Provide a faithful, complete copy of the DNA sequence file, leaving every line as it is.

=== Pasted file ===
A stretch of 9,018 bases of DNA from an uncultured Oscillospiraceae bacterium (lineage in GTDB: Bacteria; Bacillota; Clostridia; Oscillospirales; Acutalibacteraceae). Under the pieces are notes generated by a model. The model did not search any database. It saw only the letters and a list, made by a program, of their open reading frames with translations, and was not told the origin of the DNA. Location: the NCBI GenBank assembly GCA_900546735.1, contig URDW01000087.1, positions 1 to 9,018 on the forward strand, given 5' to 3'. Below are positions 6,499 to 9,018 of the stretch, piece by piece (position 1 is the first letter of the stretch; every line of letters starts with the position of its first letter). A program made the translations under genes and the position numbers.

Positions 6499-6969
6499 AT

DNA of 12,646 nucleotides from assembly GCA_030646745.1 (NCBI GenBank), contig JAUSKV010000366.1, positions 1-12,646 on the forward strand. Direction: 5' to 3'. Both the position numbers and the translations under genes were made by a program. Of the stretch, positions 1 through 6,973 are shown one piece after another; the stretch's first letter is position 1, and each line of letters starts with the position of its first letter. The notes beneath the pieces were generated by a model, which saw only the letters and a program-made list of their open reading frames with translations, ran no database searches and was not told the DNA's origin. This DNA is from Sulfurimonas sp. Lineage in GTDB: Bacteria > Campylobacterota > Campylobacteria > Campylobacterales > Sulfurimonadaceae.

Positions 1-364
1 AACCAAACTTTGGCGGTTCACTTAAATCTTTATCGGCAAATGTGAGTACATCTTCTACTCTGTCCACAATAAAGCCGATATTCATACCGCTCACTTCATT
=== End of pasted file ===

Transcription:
A stretch of 9,018 bases of DNA from an uncultured Oscillospiraceae bacterium (lineage in GTDB: Bacteria; Bacillota; Clostridia; Oscillospirales; Acutalibacteraceae). Under the pieces are notes generated by a model. The model did not search any database. It saw only the letters and a list, made by a program, of their open reading frames with translations, and was not told the origin of the DNA. Location: the NCBI GenBank assembly GCA_900546735.1, contig URDW01000087.1, positions 1 to 9,018 on the forward strand, given 5' to 3'. Below are positions 6,499 to 9,018 of the stretch, piece by piece (position 1 is the first letter of the stretch; every line of letters starts with the position of its first letter). A program made the translations under genes and the position numbers.

Positions 6499-6969
6499 AT

DNA of 12,646 nucleotides from assembly GCA_030646745.1 (NCBI GenBank), contig JAUSKV010000366.1, positions 1-12,646 on the forward strand. Direction: 5' to 3'. Both the position numbers and the translations under genes were made by a program. Of the stretch, positions 1 through 6,973 are shown one piece after another; the stretch's first letter is position 1, and each line of letters starts with the position of its first letter. The notes beneath the pieces were generated by a model, which saw only the letters and a program-made list of their open reading frames with translations, ran no database searches and was not told the DNA's origin. This DNA is from Sulfurimonas sp. Lineage in GTDB: Bacteria > Campylobacterota > Campylobacteria > Campylobacterales > Sulfurimonadaceae.

Positions 1-364
1 AACCAAACTTTGGCGGTTCACTTAAATCTTTATCGGCAAATGTGAGTACATCTTCTACTCTGTCCACAATAAAGCCGATATTCATACCGCTCACTTCATT